The ability to openly and freely report on the issues that plague Kurdish society—such as gender-based violence and child marriage—would help to shine a greater spotlight on these issues, improve awareness and education, and help hold lawmakers and those in power to account. Increasingly, however, amid a recent crackdown, journalists are having to risk their lives to uncover and report the truth.
The Kurdistan Regional Government (KRG) still claims the region has a free and independent press, but this notion has become little more than a fantasy. Journalists investigating gender-based violence and child marriage, along with those investigating protests, corruption, and the conduct of regional figures, can face harassment, abduction, arrest, physical assault, torture, and threats to their lives.
Together, systemic societal problems like gender-based violence, child marriage, corruption, and media intimidation only serve to undermine and weaken the fabric of Kurdish society. In turn, this social decay creates disharmony and instability at every level, damaging economic prosperity, political cohesion, and, ultimately, the KRI’s ability to be a strong and consistent ally.
A Multifaceted Approach to Social and Political Problems
Failure to address the scourge of gender-based violence and other social issues means the decay of Kurdish society will only accelerate. The numbers of gender-based violent acts, forced marriages, and arrests of journalists is increasing, and it is no exaggeration to suggest that failure to address these social issues, coupled with ongoing political frustration and corruption, could lead the KRI into a fractured political state, potentially even inducing widescale demonstrations.
The solutions to such deeply embedded issues are not simple; political, social, economic, and cultural factors all have a role to play in maintaining these problems. As such, these issues require a multi-faceted approach that involves international partners, NGOs, activists, government institutions, and wider Iraqi society.
Empowerment of women, their families, and their children must be the starting point. Financially empowering women through building marketable skills, for example, enables them to escape poverty. A degree of financial security allows women to be less reliant on abusive men, and it also means children are seen as less of an economic burden, which in turn reduces the need to marry them off at a young age.
Furthermore, while the primary beneficiaries of skills-training are the women themselves, such training is of considerable benefit to the KRG as well. Skills-training for women helps drive social and economic empowerment while building a more agile workforce.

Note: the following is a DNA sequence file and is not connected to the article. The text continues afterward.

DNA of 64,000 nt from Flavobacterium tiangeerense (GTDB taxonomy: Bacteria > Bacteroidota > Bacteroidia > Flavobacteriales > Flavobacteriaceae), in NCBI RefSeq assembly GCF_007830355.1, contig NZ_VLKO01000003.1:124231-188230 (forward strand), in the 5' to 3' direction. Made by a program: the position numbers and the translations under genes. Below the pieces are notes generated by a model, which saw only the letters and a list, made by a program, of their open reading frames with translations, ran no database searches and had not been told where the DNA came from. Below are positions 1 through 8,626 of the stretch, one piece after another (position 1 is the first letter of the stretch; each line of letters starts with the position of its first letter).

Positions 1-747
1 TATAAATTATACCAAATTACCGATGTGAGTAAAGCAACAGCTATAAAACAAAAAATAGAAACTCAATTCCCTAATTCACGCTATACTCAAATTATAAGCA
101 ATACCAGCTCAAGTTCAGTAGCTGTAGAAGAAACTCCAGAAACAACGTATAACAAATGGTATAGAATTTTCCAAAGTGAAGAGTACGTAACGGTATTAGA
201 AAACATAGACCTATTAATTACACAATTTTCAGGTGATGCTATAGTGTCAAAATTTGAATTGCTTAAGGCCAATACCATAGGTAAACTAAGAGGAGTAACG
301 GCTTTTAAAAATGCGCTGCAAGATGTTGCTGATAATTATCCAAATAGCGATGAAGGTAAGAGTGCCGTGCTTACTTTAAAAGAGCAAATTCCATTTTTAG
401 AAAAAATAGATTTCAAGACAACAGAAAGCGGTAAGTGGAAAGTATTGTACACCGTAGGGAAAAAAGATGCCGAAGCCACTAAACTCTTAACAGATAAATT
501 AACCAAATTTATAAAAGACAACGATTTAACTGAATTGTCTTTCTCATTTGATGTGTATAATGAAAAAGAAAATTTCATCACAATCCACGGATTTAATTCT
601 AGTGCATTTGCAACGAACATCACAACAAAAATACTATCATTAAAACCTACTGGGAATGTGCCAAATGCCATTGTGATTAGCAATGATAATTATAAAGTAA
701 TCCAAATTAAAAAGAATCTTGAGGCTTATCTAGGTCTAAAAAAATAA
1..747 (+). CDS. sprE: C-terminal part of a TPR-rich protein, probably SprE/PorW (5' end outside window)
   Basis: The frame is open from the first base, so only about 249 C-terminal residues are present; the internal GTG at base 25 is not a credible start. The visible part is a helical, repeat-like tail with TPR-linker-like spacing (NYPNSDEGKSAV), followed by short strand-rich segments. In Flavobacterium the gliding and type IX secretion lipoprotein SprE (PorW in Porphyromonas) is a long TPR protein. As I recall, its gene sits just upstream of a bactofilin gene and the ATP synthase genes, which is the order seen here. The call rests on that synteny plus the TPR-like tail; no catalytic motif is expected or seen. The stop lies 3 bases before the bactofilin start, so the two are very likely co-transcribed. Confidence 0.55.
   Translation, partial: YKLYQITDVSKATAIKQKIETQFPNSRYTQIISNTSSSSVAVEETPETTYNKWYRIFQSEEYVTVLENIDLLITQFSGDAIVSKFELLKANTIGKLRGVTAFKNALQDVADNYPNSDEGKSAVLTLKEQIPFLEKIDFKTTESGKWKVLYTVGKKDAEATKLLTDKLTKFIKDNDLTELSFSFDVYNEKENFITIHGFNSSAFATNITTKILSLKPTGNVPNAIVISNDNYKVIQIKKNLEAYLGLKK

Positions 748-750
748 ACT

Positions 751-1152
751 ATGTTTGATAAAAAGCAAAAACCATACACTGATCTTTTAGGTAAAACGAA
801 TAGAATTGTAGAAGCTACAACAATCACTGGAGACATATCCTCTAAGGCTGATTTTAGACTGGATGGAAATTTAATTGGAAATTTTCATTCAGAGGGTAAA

In fact, these kinds of training programs have already seen success in other parts of the world. In The Gambia, for instance, it has been proven that those women who undertook adult literacy and skills acquisition programs became significantly more empowered and self-reliant. Most of the participants affirmed that they became self-reliant, employable, or self-employed after graduating from the course.
In addition to skills acquisition, the implementation of an Iraqi domestic violence law is equally important for those women suffering at the hands of abusive men. Such a law would raise awareness of domestic violence on a national scale, improving access to shelter houses and improving legal aid so that women can use the courts in their own defense.
Thus far, legislators have consistently thwarted efforts to pass a draft law against domestic violence in the Iraqi parliament, and there is very little shelter infrastructure for women who experience abuse in rural towns and villages. There also remain considerable shortcomings in legal aid provisions and processes.
Beyond simple laws, however, female empowerment programs and the improvement of infrastructure also require funding. Now more than ever, as Iraq continues to experience the COVID-19 pandemic, it is essential that innovative and multifaceted programs that drive behavior change get the international support and funding they need—including from allies of the KRI, such as the United States.
As the U.S. Department of State and USAID acknowledged in their 2009 Strategic Plan: “Our own security is best guaranteed when our friends and neighbors are secure, free, and prosperous, and when they respect human rights and the rule of law.” The United States should therefore see the inherent benefit in supporting programs designed to empower and protect women in the KRI.
Such an effort would even fit President Biden’s personal agenda—the president has made tackling gender-based violence a personal and political priority throughout his career. In 1994 he sponsored the Violence Against Women Act, a landmark piece of legislation that saw rates of domestic violence in the United States cut in half. He has also made the protection of women a key agenda in his new administration. As such, the administration would not have to stretch far to make the issue of gender-based violence a priority beyond the United States itself.
Across the KRI, empowering women and improving women’s prospects is one of the keys to strengthening regional stability. Through his policies and his track record, President Biden has demonstrated his commitment to ending violence against women, and it is vital that he now ensures that allies such as the KRI are doing their part to enforce shared values and guarantee the safety of women. A healthy society in the KRI means a stronger ally for the United States, and the Biden administration should take note.